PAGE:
One particular game with Niranjan that is vividly engraved in my memory is the rapid game that he beat me in Goa in February 2015. 

[Event "Deltin Rapid"]
[Site "?"]
[Date "2015.03.01"]
[Round "8"]
[White "Sagar, Shah"]
[Black "Niranjan, Navalgund"]
[ECO "A65"]
[WhiteElo "2459"]
[BlackElo "2250"]
[PlyCount "78"]
[SourceDate "2009.03.06"]
1. d4 Nf6 2. c4 g6 3. Nc3 Bg7 4. e4 d6 5. f3 O-O 6. Nge2 c5 7. d5 e6 8. Ng3
exd5 9. cxd5 a6 10. a4 h5 11. Bg5 Qb6 12. Qd2 Nbd7 13. a5 Qc7 14. Be2 b5 15.
axb6 Qxb6 16. O-O (16. Nf1 $1) 16... Ne5 17. h3 Nh7 18. Be3 h4 19. Nh1 f5 20.
f4 Nf7 21. Nf2 Re8 22. Bd3 Bd7 23. Rfe1 Nf6 24. exf5 gxf5 25. Re2 $6 Nh5 26.
Kh2 Qb4 27. Ncd1 Ng3 28. Qxb4 cxb4 29. Rc2 b3 30. Rc7 Bb5 31. Bxb5 axb5 32.
Rxa8 Rxa8 33. Ba7 Re8 34. Nd3 Re2 35. Rb7 Rd2 36. N1f2 Bxb2 37. Rxb5 Bf6 38.
Rxb3 Ra2 39. Bb6 Ra1 {What is the only for white to continue the fight?}

Here's the position after the 39th move:

Sagar Shah- Niranjan Navalgund, White to play
In the game I had very little time left (around 7 seconds) and I played 40.Bc7? when Niranjan went 40...Nf1+ 41.Kg1 Nd2+ when I lost the rook. Now that you know the threat, the question to you is what should White play in this position?
White's choice are very few in this position. He cannot move the f2 knight because of Rh1#. The d3 knight is stuck to defending the guy on f2. The bishop on b6 is controlling the important diagonal. For example: If I were to move the bishop, then Bd4 with the threat of Rh1+ Nxh1 and Nf1# is something that should be kept in mind. As Black has the immediate threat of Nf1+ followed by Nd2 discovered check and winning the rook, we have to move the guy on b3. But here is the tough question. Where will you move the rook? To b4 or to b5? One move holds while the other loses.
[Event "Deltin Rapid"]
[Site "?"]
[Date "2015.03.01"]
[Round "8"]
[White "Sagar, Shah"]
[Black "Niranjan, Navalgund"]
[Result "0-1"]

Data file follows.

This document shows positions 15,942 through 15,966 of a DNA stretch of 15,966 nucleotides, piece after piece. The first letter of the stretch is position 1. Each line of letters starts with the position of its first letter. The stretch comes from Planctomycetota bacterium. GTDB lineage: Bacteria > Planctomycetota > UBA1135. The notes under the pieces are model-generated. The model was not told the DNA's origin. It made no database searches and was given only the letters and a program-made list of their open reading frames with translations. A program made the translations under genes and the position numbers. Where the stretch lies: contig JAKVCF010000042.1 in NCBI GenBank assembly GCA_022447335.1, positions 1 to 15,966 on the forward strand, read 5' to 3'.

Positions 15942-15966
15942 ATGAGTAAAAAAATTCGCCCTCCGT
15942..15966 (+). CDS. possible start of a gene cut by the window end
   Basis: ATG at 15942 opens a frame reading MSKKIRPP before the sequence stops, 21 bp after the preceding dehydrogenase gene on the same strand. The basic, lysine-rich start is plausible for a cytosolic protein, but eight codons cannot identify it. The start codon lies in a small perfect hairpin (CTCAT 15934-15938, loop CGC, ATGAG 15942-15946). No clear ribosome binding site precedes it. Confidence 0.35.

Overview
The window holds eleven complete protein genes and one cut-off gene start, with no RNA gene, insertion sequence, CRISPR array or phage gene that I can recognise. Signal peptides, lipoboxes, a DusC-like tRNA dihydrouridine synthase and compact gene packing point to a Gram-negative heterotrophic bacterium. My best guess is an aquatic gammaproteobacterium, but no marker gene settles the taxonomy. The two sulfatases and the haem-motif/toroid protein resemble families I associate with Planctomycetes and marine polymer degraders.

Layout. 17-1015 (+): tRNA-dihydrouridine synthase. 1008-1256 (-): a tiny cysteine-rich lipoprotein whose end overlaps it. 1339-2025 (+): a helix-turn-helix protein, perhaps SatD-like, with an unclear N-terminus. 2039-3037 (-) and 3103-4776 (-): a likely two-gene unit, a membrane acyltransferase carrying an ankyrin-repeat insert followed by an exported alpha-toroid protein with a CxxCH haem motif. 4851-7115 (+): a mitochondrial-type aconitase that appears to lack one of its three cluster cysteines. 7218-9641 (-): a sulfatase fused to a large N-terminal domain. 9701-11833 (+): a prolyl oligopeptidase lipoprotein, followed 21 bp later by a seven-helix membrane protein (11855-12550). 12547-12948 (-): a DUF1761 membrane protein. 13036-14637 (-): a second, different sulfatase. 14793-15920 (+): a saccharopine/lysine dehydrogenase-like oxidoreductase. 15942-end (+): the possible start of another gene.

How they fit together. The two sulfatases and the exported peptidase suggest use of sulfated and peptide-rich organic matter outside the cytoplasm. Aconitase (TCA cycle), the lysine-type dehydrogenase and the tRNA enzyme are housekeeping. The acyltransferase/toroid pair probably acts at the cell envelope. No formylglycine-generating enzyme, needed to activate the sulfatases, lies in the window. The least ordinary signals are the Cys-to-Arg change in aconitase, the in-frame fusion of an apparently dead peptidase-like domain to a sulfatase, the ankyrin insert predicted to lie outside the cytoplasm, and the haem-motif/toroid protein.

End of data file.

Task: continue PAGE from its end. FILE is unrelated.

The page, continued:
[ECO "A65"]
[WhiteElo "2459"]
[BlackElo "2250"]
[SetUp "1"]
[FEN "6k1/5n2/1B1p1b2/3P1p2/5P1p/1R1N2nP/5NPK/r7 w - - 0 40"]
[PlyCount "4"]
[SourceDate "2009.03.06"]

40. Rb5 $2 (40. Bc7 $2 {This was played in the game by me and I lost the rook.}
Nf1+ 41. Kg1 Nd2+) (40. Rb4 $1 {This is the saving move!} Nf1+ (40... Kg7 {
If Black waits, White has the simplifying} 41. Bd4 $1 $11) (40... Bc3 41. Bd4
$3 {This is the move that had to be seen!} (41. Rb3 Nf1+ 42. Kg1 Nd2+ $19) (41.
Rb5 Kh7 $1 42. Nb4 Rb1 $19) 41... Bxb4 (41... Bxd4 42. Rxd4 $11) 42. Bxa1 $14 {
White is completely fine!}) 41. Kg1 Ne3+ 42. Kh2 Nxd5 43. Rb5 Nxb6 44. Rxb6 $13
{The position is not clear.}) 40... Bc3 $1 {Zugzwang time! Believe it or not
White has no moves!} 41. Bc7 (41. Nb4 Rb1 42. Ba5 Bd4 $19 {Rh1 followed by Nf1
will be a pretty mate!}) (41. Rb3 Nf1+ 42. Kg1 Nd2+ $19) 41... Bd4 $1 {And
there is no way to prevent Rh1+ followed by Nf1#. So Rb4 was the best move
while Rb5 lost in a spectacular fashion!} 0-1

A Zugzwang in a board filled with so many pieces is not easy to find!
I really liked the Zugzwang theme that cropped up after 40.Rb5? Bc3! The result was subservient to the beauty of the game. I wish Niranjan the best in both his chess and writing career. Having so many achievements under his belt in chess with the highest Elo of 2309 and now a successful writer is an amazing achievement. While I am surely going to support his writing career by buying The Lively Library & an Unlikely Romance, I am not so sure about the chess career! I am looking forward to our next meet on the board! :)


We hope that the Chess Champion hasn't fully turned yet!